Ella educates… combatting exam stress with Mindfulness

April 8, 2020

Ella Simms

Ella Simms

This article was written by Ella Simms, Director, We Run Workshops & facilitator on AccessHE’s Uni Connect programme.

We’ve all been there. Spilt coffee down our shirt just before an important meeting, forgotten our homework for our least favourite teacher or been asked last-minute to speak in front a room full of strangers. Heart pumping, thoughts racing. If we are going to give our best, we need to calm down – but how? A fortnight ago Year 10 students at schools Bower Park and Royal Liberty in Havering learned about the benefits of Mindfulness.

When our bodies are going haywire, it’s actually our brain trying to help us, treating any perceived threat as though we are in immediate danger. It floods our body with cortisol, the stress hormone, to enable us to respond to that danger by attacking (fight), running away (flight) or playing dead (freeze). Unfortunately, none of these tactics will work if the reason for your panic is that you didn’t revise for your exam as well as you intended and you’re worried you’re going to fail your Maths GCSE.

This is where Mindfulness comes in. Using your senses is a great hack to get out of your head and return to the present moment. On the Uni Connect programme students identify key trigger points – unsurprisingly, sitting an exam or forgetting your homework were both discussed and many students also reported feeling stressed when taking public transport. Students then take part in two exercises to kick-start their Mindfulness practice – we use the word practice because the more you do it, the easier it becomes.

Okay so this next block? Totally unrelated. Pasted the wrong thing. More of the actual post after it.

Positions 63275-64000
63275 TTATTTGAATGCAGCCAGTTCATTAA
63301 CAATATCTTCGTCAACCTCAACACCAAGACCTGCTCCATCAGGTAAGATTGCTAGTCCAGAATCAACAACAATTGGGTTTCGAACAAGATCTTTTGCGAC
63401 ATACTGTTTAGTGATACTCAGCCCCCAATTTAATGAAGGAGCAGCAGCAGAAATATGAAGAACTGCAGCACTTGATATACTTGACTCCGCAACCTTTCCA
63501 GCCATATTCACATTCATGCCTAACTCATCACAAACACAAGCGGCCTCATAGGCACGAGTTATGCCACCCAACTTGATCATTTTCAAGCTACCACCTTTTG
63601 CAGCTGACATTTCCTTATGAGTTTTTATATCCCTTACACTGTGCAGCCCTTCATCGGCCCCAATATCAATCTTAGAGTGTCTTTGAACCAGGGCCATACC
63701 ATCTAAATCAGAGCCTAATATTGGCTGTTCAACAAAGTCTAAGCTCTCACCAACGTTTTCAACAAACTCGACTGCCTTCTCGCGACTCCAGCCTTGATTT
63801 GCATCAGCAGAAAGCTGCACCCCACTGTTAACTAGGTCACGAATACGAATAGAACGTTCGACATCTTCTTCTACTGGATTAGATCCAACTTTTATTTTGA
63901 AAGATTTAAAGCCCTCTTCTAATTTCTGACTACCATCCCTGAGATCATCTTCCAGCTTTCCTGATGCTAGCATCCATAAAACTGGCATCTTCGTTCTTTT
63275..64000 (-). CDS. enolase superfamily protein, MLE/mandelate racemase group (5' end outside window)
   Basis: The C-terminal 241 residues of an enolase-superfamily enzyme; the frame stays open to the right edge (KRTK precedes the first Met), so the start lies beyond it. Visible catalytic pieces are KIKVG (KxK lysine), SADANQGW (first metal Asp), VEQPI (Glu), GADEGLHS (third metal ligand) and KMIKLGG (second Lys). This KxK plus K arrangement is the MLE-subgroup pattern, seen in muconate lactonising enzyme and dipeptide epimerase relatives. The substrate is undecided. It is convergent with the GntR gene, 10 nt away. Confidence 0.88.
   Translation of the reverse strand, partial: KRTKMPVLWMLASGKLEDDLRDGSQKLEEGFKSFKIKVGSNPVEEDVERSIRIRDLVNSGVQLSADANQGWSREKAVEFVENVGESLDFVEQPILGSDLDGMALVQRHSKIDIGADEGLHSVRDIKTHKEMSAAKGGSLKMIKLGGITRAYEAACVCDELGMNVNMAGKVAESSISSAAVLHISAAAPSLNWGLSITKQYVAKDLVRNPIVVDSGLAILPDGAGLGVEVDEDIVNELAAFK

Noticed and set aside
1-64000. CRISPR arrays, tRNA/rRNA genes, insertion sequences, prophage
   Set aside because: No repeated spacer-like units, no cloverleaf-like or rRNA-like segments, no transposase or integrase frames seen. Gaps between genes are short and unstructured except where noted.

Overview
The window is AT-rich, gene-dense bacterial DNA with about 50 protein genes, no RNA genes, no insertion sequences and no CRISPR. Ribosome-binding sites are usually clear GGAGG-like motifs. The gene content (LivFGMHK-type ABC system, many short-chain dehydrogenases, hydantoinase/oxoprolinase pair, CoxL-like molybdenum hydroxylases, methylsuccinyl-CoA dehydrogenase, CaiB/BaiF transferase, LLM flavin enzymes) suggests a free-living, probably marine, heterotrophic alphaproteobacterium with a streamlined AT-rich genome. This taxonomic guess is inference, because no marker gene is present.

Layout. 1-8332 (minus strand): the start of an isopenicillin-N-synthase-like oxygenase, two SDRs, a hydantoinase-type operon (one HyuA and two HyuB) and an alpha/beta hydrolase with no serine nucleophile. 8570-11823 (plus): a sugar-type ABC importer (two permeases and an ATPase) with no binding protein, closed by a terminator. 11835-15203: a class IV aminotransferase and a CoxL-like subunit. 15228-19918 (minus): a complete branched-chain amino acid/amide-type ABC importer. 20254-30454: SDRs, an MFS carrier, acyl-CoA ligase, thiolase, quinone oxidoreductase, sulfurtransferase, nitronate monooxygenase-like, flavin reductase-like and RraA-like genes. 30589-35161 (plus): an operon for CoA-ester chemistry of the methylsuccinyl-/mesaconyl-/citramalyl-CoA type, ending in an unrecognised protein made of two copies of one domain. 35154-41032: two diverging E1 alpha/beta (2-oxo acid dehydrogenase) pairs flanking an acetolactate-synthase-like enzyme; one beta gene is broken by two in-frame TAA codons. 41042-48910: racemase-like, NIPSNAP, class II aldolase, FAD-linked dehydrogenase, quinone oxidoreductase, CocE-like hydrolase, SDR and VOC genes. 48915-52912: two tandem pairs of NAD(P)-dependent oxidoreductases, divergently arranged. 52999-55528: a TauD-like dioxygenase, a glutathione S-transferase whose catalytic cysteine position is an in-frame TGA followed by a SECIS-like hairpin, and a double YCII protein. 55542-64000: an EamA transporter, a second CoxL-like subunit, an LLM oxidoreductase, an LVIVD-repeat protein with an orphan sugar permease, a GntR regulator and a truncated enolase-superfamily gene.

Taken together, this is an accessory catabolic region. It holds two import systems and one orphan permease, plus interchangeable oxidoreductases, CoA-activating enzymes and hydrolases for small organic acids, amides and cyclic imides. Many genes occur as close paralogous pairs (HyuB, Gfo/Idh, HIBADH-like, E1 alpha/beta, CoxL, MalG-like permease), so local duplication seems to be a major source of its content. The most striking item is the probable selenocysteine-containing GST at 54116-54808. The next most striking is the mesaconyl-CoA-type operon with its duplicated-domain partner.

The first exercise we do is called S.T.O.P.

An easy-to-remember exercise, the perks of which include how rapidly it works – try it for yourself.

S – Stop

Whatever you’re doing, stop. Put your pen down and consciously separate yourself from the task at hand.

T- Take a breath

Some people like to breathe out first to maximise their lung capacity. This simple step activates the calming process, and it takes just four breaths to begin to slow your heart rate down.

O – Observe

This is where the magic happens. Let your eyes fall onto something in front of you – don’t worry about it having to be something interesting – a wall or the table in front of you will do just fine.

As your eyes are fixated, invite a curious mind to mentally explore what you can see. What colours are there? Any lines? Dots? Patterns? How is the light hitting it? Are there any shadows? What textures do you notice? What do you think it would feel like to touch?

P – Proceed.

That’s it! Carry on with what you were doing with a refreshed mind.

How was it for you? This exercise is easy to practice multiple times a day and many who practice report ‘it’s like taking a little holiday.’ The more you do it, the easier it becomes.

The next time you find yourself in a bit of a tizz, first, congratulate yourself for noticing and being aware that you’re not performing at your best. Try the above exercise or alternatively, focus on your breathing. It will clear your head and enable you to perform at your best for the task at hand, whatever that may be.

The S.T.O.P. exercise is one of many tools taught by Andy Barker and Beth Wood at MindFitness. You can find out more about their work at www.mindfitness.training